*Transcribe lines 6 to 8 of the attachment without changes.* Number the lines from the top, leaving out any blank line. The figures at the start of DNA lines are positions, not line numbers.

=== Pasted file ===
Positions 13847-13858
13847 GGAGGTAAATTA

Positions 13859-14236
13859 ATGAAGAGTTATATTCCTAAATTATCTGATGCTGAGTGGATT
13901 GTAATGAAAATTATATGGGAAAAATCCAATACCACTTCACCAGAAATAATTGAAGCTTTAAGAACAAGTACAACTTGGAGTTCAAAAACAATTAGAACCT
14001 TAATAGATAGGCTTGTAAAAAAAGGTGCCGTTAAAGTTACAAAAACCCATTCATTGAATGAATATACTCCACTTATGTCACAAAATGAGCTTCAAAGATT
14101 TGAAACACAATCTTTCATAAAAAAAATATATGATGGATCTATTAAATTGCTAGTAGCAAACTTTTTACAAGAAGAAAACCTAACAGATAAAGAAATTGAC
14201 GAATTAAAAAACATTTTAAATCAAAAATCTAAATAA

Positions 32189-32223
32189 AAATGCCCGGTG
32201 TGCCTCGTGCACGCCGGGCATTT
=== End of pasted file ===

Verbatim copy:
14001 TAATAGATAGGCTTGTAAAAAAAGGTGCCGTTAAAGTTACAAAAACCCATTCATTGAATGAATATACTCCACTTATGTCACAAAATGAGCTTCAAAGATT
14101 TGAAACACAATCTTTCATAAAAAAAATATATGATGGATCTATTAAATTGCTAGTAGCAAACTTTTTACAAGAAGAAAACCTAACAGATAAAGAAATTGAC
14201 GAATTAAAAAACATTTTAAATCAAAAATCTAAATAA